The Importance of Section 23 of the Mental Health Act 2001

In AS v The Clinical Director of St. Michael’s Psychiatric Unit and HSE, Mr. Justice Barr of the High Court refused the Applicant leave for Judicial Review of a temporary detention order by a doctor of the Respondent’s Hospital’s Psychiatric unit triggered under Section 23 of the Mental Health Act 2001 (as amended).

In this article Lebeau Jonker, Partner, CKT and Ríona Denys, Intern, CKT give an overview of the case, statutory provision, legal arguments raised and the ruling of Mr Justice Barr of the High Court.


In this case, the applicant was admitted as an inpatient on a voluntary basis to St Michael’s Psychiatric Unit, which he had previously attended in 2012.

Later that night he was detained in the unit. At approximately 02:00, the applicant became agitated and requested to leave the premises following procedural refusals from the staff to have tea, toast or a cigarette at this time of the night.

Pursuant to an assessment interview and examination from the doctor on call, the applicant was sectioned under Section 23 of the 2001 Act.

The Applicant sought before the High Court leave for Judicial Review of the Section 23 Order made by a doctor of the Respondent.

Statutory Provision

Section 23 of the Mental Health Act 2001 (as amended) states as follows:

Section 23: Power to prevent voluntary patient from leaving approved centre.

23.—(1) Where a person (other than a child) who is being treated in an approved centre as a voluntary patient indicates at any time that he or she wishes to leave the approved centre, then, if a consultant psychiatrist, registered medical practitioner or registered nurse on the staff of the approved centre is of opinion that the person is suffering from a mental disorder, he or she may detain the person for a period not exceeding 24 hours or such shorter period as may be prescribed, beginning at the time aforesaid.

Legal Arguments

An Application for leave for Judicial Review essentially provides the Court with an insight of the case as to whether the Applicant has an arguable case grounded on the reliefs sought, which upon determination may be heard at Judicial Review Hearing as established in the case of G v DPP [1994] 1 IR 374.

In light of this, the main issue before Mr. Justice Barr, was the legality of the Order made by the doctor pursuant to Section 23 of the Act.

The Applicant, representing himself, admitted himself to hospital on a voluntary basis and argued that he had a Constitutional Right to liberty to leave the hospital at any time. Additionally, the Applicant raised the issue that the said doctor could not have reasonably formed his opinion of a mental disorder based on previous medical notes. It was also argued that the consultant the following morning reached a different opinion. The Applicant sought for an order restraining the respondent from acting similarly in the future, an order for damages and an order for costs.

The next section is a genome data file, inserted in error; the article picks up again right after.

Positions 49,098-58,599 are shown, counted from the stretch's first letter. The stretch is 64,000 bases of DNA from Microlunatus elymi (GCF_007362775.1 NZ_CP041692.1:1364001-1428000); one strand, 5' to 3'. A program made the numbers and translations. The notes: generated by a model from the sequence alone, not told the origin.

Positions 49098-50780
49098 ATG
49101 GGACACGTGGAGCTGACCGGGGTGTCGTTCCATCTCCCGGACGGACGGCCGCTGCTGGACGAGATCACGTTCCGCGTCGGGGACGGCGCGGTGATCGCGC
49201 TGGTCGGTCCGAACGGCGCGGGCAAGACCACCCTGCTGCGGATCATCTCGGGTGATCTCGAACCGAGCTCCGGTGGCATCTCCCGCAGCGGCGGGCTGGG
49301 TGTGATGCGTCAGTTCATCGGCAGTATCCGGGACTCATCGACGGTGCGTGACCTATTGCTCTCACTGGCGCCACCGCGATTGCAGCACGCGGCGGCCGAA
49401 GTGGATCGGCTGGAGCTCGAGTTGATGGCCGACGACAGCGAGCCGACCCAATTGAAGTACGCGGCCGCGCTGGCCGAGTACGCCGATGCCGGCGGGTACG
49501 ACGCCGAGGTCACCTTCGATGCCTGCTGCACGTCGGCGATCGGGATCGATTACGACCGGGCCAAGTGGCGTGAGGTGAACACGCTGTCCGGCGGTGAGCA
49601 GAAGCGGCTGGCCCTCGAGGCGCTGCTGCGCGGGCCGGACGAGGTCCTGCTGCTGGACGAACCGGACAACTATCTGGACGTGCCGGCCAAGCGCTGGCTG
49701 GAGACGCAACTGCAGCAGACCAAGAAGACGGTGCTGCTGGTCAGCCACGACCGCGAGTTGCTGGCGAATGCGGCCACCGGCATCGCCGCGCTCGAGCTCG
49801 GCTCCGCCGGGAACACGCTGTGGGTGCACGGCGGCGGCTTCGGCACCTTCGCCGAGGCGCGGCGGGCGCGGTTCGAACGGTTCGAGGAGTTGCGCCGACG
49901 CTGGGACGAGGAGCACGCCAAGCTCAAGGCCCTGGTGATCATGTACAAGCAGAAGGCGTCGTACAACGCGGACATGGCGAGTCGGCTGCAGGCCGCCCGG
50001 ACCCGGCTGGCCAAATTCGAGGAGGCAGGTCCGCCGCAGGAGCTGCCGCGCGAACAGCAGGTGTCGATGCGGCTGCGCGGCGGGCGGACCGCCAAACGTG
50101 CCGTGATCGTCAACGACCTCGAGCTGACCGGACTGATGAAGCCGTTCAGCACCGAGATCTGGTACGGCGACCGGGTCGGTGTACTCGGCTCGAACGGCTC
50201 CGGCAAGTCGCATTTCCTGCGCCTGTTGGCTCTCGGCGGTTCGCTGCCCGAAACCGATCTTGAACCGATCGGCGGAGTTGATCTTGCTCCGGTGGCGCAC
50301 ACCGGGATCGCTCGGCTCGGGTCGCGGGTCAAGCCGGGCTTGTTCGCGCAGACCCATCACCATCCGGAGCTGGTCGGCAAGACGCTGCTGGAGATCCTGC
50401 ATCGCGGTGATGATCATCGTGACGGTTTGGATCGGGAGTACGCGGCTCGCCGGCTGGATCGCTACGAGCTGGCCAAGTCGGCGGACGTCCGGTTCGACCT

The respondent submitted that the Order pursuant to Section 23 was validly made as the doctor reviewed the hospital records, interviewed the applicant independently and talked with the consultant on call.

Counsel for the respondent read Section 23 in conjuncture with Section 24 of the Act. Section 24 essentially outlines that following 24h from the trigger of Section 23, the detained voluntary patient must be assessed by a consultant psychiatrist. Counsel highlighted that the Oireachtas chose the wording of these provisions with care.

Counsel for the respondent also explained the scope of the test for both section 23 and section 24 as follows: –

  • Section 23, the person making the order (medical practitioner, consultant psychiatrist, registered nurse) must be ‘of the opinion’ that the patient was suffering from a mental disorder.
  • Section 24, the consultant psychiatrist must be ‘satisfied’ that the patient was suffering from a mental disorder.

Thus, the test for the opinion reached by the doctor on the night of the incident triggering section 23 had a lower threshold than the test for the consultant psychiatrist’s opinion to further detain the applicant.

It was further submitted that the doctor in the making of Section 23, complied with the requisite statutory test, as underpinned in the authority of PL v Clinical Director of St. Patrick’s University Hospital [2019] 2 IR 266.


Mr Justice Barr refused the reliefs sought by the applicant on the basis that, and having regards to the circumstances of the case, the doctor’s opinion of a mental disorder and the Section 23 Order based on that opinion were not arguably unlawful.

Indeed, the Court noted that the doctor carried the appropriate private examination observing signs of agitated behaviour. The doctor reviewed the referral note and prior records. The doctor consulted with the consultant on call.

Mr Justice Barr concluded that while the applicant, as a voluntary patient, was entitled to leave the hospital at any time he chooses, having regard to the facts and the applicant’s distress, the doctor owed a duty of care not to discharge the patient of the psychiatric unit in the middle of the night. Thus, avoiding any further tragic consequences.


This judgment reiterates the importance of Section 23 of the Mental Health Act 2001 as a requisite Statutory threshold together with the weight of a medical practitioner’s duty of care to a patient.

This article was written by Lebeau Jonker, Partner, CKT and Ríona Denys, Intern, CKT